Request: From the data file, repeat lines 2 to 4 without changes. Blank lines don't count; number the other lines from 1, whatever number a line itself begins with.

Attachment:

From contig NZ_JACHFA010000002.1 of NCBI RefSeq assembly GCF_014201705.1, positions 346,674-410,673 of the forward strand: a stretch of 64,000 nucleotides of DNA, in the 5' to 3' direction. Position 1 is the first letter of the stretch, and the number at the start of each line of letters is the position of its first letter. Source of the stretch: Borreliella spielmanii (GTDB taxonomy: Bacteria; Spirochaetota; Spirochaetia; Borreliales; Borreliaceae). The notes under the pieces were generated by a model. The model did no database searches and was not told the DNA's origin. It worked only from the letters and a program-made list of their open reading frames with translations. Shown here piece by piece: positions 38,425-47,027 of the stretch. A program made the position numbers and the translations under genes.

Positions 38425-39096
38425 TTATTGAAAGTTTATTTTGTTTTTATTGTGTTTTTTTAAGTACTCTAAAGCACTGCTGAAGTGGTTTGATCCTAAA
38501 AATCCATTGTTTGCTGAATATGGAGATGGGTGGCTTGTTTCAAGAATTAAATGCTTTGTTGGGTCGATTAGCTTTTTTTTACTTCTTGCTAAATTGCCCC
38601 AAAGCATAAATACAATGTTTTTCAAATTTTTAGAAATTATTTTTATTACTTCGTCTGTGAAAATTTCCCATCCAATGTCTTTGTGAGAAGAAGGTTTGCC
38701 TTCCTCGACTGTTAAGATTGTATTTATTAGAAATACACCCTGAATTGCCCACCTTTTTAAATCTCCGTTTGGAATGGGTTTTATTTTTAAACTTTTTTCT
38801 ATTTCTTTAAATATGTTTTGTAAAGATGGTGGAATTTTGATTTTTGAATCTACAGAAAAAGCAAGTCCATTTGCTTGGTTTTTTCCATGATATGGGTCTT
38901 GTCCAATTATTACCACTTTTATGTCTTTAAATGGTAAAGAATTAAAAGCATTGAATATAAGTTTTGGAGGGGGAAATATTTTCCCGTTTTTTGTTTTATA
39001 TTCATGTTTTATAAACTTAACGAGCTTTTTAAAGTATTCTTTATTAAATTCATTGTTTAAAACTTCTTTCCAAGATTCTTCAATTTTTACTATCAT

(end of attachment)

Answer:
Positions 38425-39096
38425 TTATTGAAAGTTTATTTTGTTTTTATTGTGTTTTTTTAAGTACTCTAAAGCACTGCTGAAGTGGTTTGATCCTAAA
38501 AATCCATTGTTTGCTGAATATGGAGATGGGTGGCTTGTTTCAAGAATTAAATGCTTTGTTGGGTCGATTAGCTTTTTTTTACTTCTTGCTAAATTGCCCC